How many lives can Bernie Gunther have? The dogged Berlin policeman of Philip Kerr is now enjoying – if that's the word – his eighth. The Gunther books appear out of chronological sequence, but the protagonist remains consistent, stoical, appalled by others and himself, carrying the darkly flaming torch of gallows humour. After South America, Cuba and the US in the 1950s, he's back in the Second World War, this time in the service of the monster Reinhard Heydrich, Reichsprotector of Bohemia. It is September 1941.
Gunther would rather investigate proper murders in Berlin, but he is summoned to Prague to a house party of high-ranking Nazis at Heydrich's rural residence (a castle, naturally) to act as his bodyguard. The Reichsprotector's concerns, apart from his feud with Himmler, include the Czech resistance and the presence of a spy in the SS. But Gunther is diverted into investigating the killing of one of Heydrich's adjutants.
This is a locked-room murder, worthy of Agatha Christie, whose novels Heydrich seems to enjoy in the intervals of his super-human schedule. We glimpse his crowded diary, including an appointment in Wannsee. That tactfully positioned moment of horror rather outdoes the overcrowded population of the castle: like Christie characters, the Nazis tend to blend into one other.
The plot is skilfully contrived, with a trapdoor built into the form, but less interesting than Gunther's observations. He struggles to preserve something of himself from the moral destruction in which he has already been obliged to participate while serving in a police execution unit on the Eastern Front. Now he finds a distorting mirror in the wry pragmatism of his assistant, Kahlo, who describes himself as "a steak", brown on the outside but red in the middle.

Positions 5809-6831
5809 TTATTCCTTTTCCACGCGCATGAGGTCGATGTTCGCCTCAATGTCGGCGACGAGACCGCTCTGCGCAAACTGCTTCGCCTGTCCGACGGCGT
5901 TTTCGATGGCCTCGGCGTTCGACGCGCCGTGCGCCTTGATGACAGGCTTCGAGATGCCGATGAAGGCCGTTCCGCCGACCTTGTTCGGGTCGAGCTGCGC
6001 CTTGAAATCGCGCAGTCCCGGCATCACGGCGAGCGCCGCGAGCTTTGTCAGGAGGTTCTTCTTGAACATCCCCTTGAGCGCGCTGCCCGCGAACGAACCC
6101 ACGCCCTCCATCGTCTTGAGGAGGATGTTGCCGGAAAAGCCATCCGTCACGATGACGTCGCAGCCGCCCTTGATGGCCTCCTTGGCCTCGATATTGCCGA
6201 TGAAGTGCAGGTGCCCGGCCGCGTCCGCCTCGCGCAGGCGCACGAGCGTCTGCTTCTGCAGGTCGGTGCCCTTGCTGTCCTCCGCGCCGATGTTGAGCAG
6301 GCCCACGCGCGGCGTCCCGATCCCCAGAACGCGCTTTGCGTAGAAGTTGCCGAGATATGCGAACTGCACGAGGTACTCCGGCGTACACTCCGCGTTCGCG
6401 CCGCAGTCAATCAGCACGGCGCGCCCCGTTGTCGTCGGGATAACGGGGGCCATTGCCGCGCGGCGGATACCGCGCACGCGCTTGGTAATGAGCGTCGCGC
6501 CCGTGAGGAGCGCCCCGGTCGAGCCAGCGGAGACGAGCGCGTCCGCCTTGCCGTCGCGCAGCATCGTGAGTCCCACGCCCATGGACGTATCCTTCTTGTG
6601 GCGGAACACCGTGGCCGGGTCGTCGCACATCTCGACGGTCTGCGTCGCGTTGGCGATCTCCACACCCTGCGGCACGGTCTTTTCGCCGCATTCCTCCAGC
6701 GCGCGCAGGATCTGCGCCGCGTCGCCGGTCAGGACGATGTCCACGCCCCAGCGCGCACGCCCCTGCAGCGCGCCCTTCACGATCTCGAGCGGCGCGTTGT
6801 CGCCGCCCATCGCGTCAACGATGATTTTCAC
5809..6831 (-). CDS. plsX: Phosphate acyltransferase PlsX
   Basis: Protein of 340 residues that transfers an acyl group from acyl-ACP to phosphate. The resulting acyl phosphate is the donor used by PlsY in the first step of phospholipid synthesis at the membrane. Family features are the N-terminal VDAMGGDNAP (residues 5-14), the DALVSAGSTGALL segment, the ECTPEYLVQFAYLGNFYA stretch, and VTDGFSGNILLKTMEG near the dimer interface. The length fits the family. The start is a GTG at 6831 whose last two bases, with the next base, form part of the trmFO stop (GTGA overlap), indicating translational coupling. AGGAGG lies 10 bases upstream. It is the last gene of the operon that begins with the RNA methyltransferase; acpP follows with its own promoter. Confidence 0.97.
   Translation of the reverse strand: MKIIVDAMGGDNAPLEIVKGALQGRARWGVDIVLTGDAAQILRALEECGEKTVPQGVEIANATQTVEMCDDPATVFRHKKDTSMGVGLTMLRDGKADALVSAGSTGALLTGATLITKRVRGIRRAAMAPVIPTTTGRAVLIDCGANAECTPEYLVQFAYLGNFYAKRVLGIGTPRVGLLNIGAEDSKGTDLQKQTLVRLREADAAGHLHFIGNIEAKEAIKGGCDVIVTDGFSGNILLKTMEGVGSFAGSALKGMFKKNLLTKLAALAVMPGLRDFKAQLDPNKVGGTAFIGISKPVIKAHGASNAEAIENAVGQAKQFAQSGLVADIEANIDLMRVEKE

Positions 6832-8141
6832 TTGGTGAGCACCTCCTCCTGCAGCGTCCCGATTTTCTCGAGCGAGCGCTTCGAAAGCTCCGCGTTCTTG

Kahlo needs promotion to afford a family. Gunther's wife, though, is long dead, killed by the 1919 influenza epidemic, and he knows there is no future in his affair with the beautiful bar girl Arianne. The truth of this is laid out in horrifying and perhaps gratuitous detail when Gunther learns the real facts of the case – a reminder, perhaps, that Nazism is rather more than a sinister form of entertainment. If so, Kerr may be asking too much of his chosen form.
Nevertheless, Prague Fatale remains as absorbing as its companions in the series. Unlike some writers of historical thrillers, Kerr is able to let period detail live its own life. The early passages, where Gunther investigates the killing of a foreign worker on a Berlin S-Bahn station, are particularly effective: the blacked-out city is hospitable to murder, food is short and it is reported that the tapir in the city zoo has been stolen and eaten. On the radio, Hitler and Goebbels instruct the nation to give to Winter Relief. The Wehrmacht has reached Kiev, and nothing can go wrong, surely. Kerr depicts this deranged normality with unfussy authority.
Sean O'Brien's 'November' (Picador) is shortlisted for the T S Eliot Prize
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